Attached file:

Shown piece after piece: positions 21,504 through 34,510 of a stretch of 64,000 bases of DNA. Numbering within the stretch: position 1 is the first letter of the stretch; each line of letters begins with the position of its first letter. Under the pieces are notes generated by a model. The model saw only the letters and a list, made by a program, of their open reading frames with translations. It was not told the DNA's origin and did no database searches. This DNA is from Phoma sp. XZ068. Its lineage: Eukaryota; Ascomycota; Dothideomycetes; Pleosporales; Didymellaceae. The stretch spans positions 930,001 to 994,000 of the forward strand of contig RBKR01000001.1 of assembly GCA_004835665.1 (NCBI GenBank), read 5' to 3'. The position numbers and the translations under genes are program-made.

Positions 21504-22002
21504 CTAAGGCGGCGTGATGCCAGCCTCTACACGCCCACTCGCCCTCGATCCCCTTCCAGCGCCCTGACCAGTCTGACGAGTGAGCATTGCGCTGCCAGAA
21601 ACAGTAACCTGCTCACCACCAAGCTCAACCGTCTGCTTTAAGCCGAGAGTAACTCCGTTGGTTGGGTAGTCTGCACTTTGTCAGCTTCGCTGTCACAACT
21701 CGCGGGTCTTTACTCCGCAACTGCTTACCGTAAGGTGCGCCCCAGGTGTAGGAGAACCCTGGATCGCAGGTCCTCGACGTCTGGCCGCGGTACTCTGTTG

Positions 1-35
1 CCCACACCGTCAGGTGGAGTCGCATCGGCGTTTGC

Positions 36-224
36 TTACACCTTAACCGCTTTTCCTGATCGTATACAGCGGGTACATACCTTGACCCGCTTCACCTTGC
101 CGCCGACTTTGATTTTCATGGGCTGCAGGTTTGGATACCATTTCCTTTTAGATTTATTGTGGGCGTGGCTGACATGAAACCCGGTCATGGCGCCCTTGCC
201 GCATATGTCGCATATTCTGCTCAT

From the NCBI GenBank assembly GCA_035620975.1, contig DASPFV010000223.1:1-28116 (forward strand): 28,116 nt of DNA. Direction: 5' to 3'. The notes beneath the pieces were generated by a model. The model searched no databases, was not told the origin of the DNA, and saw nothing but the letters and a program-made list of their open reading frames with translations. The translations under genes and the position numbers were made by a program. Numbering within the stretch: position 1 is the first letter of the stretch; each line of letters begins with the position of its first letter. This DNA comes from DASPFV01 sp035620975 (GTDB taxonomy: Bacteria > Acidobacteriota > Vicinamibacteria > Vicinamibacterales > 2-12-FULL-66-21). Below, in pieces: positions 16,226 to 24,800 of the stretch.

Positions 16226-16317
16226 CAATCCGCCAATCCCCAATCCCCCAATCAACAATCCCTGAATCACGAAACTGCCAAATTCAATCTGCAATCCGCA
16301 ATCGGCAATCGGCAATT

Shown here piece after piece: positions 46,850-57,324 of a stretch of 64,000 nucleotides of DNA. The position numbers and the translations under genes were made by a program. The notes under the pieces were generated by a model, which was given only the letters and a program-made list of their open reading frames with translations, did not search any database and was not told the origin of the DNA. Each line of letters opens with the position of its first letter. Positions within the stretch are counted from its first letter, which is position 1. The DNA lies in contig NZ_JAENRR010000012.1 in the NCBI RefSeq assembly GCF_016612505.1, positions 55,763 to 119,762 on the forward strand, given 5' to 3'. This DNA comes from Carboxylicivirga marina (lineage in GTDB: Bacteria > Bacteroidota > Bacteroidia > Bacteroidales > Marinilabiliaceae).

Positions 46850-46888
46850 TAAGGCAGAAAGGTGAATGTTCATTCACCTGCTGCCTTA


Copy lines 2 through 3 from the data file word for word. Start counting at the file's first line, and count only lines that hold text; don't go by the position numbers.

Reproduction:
Positions 21504-22002
21504 CTAAGGCGGCGTGATGCCAGCCTCTACACGCCCACTCGCCCTCGATCCCCTTCCAGCGCCCTGACCAGTCTGACGAGTGAGCATTGCGCTGCCAGAA